Stop Basement from Flooding
LESLIE: Let’s talk to Marlene in New Jersey who finds The Money Pit on WCTC. And you’ve got a flooding basement. Tell us what happens.
MARLENE: My brother went away on vacation and he came back and the basement was flooded. We cleaned it up and then it flooded again. But this time it was coming, actually, from the ground and we think that there’s a stream that runs under this house.
LESLIE: Are you finding – or is your brother finding – that the basement floods after a heavy rainfall or does it just seem to happen at certain times of the year?
MARLENE: Well, he’s been in the house for 15 years. This was the first time that actually had experienced, you know, water. He – they just put in two sump pumps. You know? But I don’t know if that’s really – if it’s a stream underneath, is that going to really …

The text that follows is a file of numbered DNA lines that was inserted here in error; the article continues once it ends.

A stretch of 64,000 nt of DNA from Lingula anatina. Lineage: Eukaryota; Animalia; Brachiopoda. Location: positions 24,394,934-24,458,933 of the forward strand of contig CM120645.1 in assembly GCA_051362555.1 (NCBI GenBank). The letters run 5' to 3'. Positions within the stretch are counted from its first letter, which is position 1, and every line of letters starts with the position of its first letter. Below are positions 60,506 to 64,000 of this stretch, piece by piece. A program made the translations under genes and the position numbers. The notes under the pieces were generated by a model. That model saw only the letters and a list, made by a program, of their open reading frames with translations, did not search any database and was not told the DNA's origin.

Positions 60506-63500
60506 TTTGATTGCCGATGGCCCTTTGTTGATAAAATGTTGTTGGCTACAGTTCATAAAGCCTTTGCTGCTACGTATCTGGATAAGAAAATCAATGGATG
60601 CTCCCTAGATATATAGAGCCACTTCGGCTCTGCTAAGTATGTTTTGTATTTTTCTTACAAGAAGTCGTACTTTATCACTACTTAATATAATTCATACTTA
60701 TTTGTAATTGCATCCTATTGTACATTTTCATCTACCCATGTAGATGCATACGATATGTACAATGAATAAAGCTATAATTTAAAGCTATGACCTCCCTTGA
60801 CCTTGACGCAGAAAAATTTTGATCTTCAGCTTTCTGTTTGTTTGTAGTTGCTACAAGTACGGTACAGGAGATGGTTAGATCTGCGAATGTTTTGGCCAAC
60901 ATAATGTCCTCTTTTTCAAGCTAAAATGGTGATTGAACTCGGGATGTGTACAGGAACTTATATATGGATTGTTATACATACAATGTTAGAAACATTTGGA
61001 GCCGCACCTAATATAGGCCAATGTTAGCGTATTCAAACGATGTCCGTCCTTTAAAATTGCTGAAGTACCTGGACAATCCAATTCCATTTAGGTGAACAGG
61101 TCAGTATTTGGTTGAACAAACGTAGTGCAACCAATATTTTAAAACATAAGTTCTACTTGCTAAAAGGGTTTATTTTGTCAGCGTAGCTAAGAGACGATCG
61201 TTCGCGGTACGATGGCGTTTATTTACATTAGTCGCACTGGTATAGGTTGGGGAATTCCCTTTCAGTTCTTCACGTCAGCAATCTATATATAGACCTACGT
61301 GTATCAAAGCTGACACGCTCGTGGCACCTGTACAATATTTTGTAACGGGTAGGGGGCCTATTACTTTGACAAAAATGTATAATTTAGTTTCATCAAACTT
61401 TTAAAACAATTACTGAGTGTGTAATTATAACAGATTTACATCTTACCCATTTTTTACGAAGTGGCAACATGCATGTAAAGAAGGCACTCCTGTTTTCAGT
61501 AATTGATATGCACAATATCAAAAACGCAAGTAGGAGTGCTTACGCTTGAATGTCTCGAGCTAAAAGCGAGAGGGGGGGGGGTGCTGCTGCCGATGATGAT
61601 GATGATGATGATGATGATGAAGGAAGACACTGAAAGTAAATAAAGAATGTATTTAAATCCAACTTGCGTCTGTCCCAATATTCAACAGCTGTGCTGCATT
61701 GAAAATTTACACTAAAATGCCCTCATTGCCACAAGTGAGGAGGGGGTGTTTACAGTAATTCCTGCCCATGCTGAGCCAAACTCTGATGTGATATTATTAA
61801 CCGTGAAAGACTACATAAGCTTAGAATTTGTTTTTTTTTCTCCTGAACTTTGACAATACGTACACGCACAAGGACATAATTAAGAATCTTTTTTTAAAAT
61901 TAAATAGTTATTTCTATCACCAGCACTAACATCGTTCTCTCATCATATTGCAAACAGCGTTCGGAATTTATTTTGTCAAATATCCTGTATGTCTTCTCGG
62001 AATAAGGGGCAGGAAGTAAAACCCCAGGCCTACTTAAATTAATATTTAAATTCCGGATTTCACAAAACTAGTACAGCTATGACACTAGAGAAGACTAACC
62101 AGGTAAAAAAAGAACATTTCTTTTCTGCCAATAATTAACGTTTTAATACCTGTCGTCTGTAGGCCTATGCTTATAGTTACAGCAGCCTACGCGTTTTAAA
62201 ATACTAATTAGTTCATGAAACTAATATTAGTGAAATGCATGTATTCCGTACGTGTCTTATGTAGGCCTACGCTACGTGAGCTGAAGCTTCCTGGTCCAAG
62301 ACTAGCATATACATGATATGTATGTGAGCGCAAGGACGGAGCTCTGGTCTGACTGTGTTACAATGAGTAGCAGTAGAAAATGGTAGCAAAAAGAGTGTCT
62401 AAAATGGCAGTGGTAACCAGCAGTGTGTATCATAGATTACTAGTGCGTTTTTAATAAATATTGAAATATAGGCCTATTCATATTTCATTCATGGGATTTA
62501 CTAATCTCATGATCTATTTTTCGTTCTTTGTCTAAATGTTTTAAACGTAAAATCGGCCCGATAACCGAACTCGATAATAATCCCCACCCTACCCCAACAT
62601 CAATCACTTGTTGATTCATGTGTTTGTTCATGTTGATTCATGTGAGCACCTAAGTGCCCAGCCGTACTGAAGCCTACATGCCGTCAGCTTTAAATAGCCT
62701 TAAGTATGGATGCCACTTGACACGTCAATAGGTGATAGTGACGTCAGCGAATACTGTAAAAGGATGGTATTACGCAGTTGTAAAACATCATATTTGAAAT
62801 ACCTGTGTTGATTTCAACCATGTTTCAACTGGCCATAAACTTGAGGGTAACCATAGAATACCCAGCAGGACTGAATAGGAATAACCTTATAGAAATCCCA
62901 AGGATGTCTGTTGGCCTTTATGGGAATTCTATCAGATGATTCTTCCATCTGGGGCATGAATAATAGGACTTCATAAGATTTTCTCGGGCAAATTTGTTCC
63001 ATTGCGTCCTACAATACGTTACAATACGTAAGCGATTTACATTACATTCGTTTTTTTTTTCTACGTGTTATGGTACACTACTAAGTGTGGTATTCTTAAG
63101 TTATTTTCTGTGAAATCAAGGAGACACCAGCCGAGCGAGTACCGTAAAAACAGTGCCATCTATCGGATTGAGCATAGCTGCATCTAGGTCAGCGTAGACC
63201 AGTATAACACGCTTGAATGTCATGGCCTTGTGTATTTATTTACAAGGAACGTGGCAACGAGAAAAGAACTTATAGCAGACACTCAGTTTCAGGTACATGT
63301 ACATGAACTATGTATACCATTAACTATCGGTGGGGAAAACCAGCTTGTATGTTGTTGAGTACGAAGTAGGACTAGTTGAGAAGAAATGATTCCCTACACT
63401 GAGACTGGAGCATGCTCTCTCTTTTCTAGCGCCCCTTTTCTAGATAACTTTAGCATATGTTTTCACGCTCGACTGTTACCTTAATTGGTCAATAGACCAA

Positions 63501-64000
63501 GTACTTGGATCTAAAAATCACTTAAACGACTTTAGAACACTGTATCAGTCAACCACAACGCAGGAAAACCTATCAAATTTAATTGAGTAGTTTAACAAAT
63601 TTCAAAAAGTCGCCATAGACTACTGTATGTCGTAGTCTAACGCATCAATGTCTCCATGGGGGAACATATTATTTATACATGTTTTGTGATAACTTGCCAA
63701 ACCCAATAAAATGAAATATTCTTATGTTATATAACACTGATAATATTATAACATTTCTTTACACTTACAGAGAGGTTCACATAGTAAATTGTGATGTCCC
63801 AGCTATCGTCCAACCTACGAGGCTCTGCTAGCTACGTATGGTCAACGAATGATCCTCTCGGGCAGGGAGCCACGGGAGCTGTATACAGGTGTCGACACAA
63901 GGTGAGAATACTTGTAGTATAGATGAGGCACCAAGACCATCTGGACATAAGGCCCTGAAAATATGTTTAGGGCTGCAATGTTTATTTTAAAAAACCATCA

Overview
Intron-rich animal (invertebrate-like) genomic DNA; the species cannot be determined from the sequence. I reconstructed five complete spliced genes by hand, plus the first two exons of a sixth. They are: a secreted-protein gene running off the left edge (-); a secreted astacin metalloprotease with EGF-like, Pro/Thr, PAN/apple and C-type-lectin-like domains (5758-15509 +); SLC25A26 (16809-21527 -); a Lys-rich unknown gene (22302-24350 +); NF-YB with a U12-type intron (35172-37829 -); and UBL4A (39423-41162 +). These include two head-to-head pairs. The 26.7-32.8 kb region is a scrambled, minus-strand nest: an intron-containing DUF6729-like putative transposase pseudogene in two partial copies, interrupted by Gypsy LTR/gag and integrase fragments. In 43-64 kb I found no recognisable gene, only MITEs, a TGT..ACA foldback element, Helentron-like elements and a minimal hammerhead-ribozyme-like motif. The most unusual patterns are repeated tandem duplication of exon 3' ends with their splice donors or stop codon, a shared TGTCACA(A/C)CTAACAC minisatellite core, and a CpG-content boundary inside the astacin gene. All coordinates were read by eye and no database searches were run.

TOM: No, because you know what? The stream didn’t just materialize after 15 years.
LESLIE: It would have been there forever.
TOM: Yeah, exactly. No, I think, Leslie, this is a classic grading and drainage problem.
LESLIE: I mean you never know. You could have a breakdown in your gutter system. We had the same thing with our basement. All of a sudden – everything was fine; all of a sudden we had water in the basement. It was because we had a crack in the gutter 20 feet away from where the water came into the house. This can happen. I mean if your gutter or your drainage system isn’t working properly, water can come in from the outside through the subfloor, through the walls; because it’s all concrete and it’s hydroscopic so it’s pulling that water in.
So have your brother look at his gutter systems. Make sure they’re clean. Make sure the downspouts are clean. If they’re full, that water’s going to back up and over and come in behind the roof, behind the walls. It can deposit from the downspouts right into the foundation, so have him look at the downspouts. Make sure that they’re clean. Make sure that they deposit the water three to six feet away from the house.
And then look at the grading. You want to slope down about four inches over six feet going away from the house. So it’s a gradual slope but it’s effective.
And those – if you do those things, that should really control the water that comes into the basement.
TOM: Marlene, thanks so much for calling us at 1-888-MONEY-PIT. 888-666-3974.